In the recent decision Rutledge v. Pharmaceutical Care Management Association, the Supreme Court unanimously affirmed the power of state governments to regulate Prescription Benefit Managers (PBMs) without triggering federal preemption under the Employee Retirement Income Security Act of 1974 (ERISA). In relevant part, the Court’s opinion authorized state governments to enact rate regulations, which “merely increase costs or alter incentives for ERISA plans without forcing plans to adopt any particular scheme of coverage,” distinguishing such regulations from those which “‘govern a central matter of plan administration’” and are thus preempted.  The decision upends prior precedent from the Eighth Circuit, which had recently embraced an even more expansive interpretation of ERISA’s preemptive power that resulted in the invalidation of several state laws regulating PBMs.
While it remains well-settled law that ERISA’s preemption clause is one of the most expansive in the federal statutes, this decision reaffirms the tenuous balance the Supreme Court has previously struck in its attempt to reconcile ERISA’s broad preemption clause with the courts’ reluctance to trammel the historical provinces of state regulation.
ERISA preempts state laws that “relate to” a covered employee benefit plan. Traditionally, this has been a two-part analysis, which looks to whether (1) the state law includes a reference to ERISA plans, or (2) the law has an impermissible connection with ERISA plans. A state law “refers to” an ERISA plan either by its express terms or by acting immediately and exclusively upon ERISA plans, and the existence of ERISA plans is essential to the law’s operation. A state law can have an “impermissible connection” with an ERISA plan if the “acute, albeit indirect, economic effects of the state law force and ERISA plan to adopt a certain scheme of substantive coverage.” 
Eleven of the nation’s largest PBMs filed the lawsuit to invalidate Act 900, an Arkansas law passed in 2015. PBMs work as intermediaries between pharmacies and prescription-drug plans that reimburse pharmacies for drugs used by plan beneficiaries. Act 900 required PBMs to reimburse pharmacies at a price no less than the pharmacy’s wholesale cost, among other requirements. The law was enacted at the urging of community pharmacies, which had complained that certain PBMs were reimbursing the cost of pharmaceuticals at a rate lower than many pharmacies’ wholesale cost, thereby jeopardizing the viability of many community pharmacies. The PBMs argued in part that Act 900 was written broadly enough to encompass ERISA plans, which meant that the law made an “implicit reference” to ERISA, thereby triggering preemption. The PBMs pointed to an Eighth Circuit decision decided in their favor a few years earlier, Pharmaceutical Care Mgmt. Assn. v. Gerhart, 852, F.3d 722 (8th Cir. 2017), in which the appellate court had invalidated a similar law passed in Iowa.
The trial court and, subsequently, a panel on the Eighth Circuit each concluded that it was obliged to follow the prior precedent of Gerhart, which established that ERISA preempted a state law if it contained an “implicit reference” to an ERISA plan — namely, where the state law was written broadly enough to encompass ERISA plans among other insurance plans not subject to ERISA.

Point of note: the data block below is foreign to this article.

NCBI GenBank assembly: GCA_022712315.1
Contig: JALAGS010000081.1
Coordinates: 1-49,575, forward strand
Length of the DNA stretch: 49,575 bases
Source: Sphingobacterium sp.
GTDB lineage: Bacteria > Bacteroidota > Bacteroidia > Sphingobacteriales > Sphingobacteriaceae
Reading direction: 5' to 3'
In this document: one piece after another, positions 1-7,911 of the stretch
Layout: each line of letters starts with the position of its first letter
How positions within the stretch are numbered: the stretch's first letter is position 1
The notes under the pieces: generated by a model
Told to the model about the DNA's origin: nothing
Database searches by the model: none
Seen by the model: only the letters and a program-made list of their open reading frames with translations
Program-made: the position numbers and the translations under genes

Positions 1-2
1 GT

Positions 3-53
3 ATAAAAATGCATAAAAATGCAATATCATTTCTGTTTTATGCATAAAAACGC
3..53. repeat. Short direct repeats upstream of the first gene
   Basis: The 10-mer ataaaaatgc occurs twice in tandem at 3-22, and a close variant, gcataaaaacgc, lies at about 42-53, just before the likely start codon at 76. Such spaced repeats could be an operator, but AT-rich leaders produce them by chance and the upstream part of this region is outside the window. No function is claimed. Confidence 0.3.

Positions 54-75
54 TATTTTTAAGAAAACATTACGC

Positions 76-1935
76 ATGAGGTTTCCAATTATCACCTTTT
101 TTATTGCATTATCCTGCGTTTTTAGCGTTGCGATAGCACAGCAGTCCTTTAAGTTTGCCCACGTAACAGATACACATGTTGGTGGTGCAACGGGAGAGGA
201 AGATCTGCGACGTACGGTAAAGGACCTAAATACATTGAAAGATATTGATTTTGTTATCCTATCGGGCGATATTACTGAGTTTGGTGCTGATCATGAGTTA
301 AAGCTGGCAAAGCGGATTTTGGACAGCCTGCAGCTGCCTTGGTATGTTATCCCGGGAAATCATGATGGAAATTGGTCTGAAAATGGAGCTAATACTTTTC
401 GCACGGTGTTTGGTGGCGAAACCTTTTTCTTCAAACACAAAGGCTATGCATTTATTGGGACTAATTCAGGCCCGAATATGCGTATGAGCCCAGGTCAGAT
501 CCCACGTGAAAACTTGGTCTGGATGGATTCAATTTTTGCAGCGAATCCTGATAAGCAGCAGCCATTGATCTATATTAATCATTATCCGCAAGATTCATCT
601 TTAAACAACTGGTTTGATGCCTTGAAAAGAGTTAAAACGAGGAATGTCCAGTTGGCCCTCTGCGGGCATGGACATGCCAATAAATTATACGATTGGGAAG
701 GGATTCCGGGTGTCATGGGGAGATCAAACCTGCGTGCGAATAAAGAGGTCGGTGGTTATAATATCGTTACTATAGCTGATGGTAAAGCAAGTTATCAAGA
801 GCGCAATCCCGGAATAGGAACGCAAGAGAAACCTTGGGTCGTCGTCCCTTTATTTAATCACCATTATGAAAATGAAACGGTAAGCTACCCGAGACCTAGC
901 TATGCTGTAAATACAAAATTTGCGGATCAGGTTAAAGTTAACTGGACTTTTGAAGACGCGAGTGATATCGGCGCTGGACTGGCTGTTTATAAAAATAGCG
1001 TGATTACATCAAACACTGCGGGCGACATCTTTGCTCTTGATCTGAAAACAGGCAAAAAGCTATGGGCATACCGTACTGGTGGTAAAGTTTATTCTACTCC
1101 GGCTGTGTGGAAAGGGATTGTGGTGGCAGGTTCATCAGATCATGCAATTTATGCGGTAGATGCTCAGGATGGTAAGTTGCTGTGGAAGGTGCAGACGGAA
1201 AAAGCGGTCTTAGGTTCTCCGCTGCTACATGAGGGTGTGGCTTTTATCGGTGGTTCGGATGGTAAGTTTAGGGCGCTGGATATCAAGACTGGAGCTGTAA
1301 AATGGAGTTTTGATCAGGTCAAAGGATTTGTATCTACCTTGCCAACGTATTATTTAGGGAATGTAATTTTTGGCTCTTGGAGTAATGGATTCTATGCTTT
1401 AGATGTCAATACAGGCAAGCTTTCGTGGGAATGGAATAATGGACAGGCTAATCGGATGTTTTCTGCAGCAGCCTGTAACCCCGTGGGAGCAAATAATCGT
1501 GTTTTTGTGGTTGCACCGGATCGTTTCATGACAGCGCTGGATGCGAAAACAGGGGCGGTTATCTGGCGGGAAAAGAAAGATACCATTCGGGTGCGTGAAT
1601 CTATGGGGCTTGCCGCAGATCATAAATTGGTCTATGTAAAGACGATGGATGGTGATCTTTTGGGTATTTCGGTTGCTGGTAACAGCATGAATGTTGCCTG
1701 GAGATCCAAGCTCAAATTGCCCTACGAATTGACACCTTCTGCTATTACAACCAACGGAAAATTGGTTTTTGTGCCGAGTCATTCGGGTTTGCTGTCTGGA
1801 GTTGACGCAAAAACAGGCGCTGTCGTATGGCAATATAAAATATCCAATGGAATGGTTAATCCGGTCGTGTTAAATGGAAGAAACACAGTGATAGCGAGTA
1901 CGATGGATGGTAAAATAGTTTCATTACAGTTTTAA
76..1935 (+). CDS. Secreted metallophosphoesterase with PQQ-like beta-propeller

Arkansas petitioned the Supreme Court for review and was joined by 47 attorneys general and the federal government writing amici briefs, collectively urging the Court to reject such an overbroad reading of ERISA’s preemption.
The Rutledge Court ultimately agreed with the Arkansas petitioners, reaffirming the prior precedent of ERISA preemption and rejecting the emerging string of precedent in the Eighth Circuit. In doing so, the Court distinguished the two groups of cases based upon the focus and scope of the regulation at hand. In particular, the Court reiterated that ERISA preemption is classically triggered where state law requires benefit plans to be structured in particular ways, such as requiring payment of specific benefits,  or binding administrators to specific rules.  However, where the state law imposes regulations that have an indirect economic effect on ERISA plans,  or merely affect cost,  the regulation is not impermissibly connected and federal preemption is not triggered.
The Supreme Court noted that Act 900 affected pharmacy rates whether or not the plans fall within ERISA’s coverage and that the cost impacts on ERISA plans were not so acute as to require plans to adopt certain schemes of substantive coverage. Accordingly, the Court determined that Act 900 was not preempted by ERISA.
Rutledge is likely to be viewed as the Court’s rejection of an untenably expansive interpretation of ERISA emerging from the Eighth Circuit and clarification of the permissible scope of state regulation within the context of employee benefit plans. To the practitioner, in particular, it offers better insight into where the Court draws the line with regard to what rises to an impermissible connection.
 2020 WL 7250098, at *4 & 3 (quoting Gobeille v. Liberty Mut. Ins. Co., 136 S. Ct. 936, 194 L. Ed. 2d 20 (2016)).
 2020 WL 7250098, at *4.
 Citing Shaw v. Delta Air Lines, Inc., 463 U.S. 85, 103 S.Ct. 2890, 77 L.Ed.2d 490 (1983).
 Citing Egelhoff v. Egelhoff ex rel. Breiner, 532 U.S. 141, 121 S. Ct. 1322, 149 L. Ed. 2d 264 (2001).
 Citing New York State Conference of Blue Cross & Blue Shield Plans v. Travelers Ins. Co., 514 U.S. 645, 115 S.Ct. 1671, 131 L.Ed.2d 695 (1995).
 Citing De Buono v. NYSA–ILA Medical and Clinical Services Fund, 520 U.S. 806, 816, 117 S.Ct. 1747, 138 L.Ed.2d 21 (1997).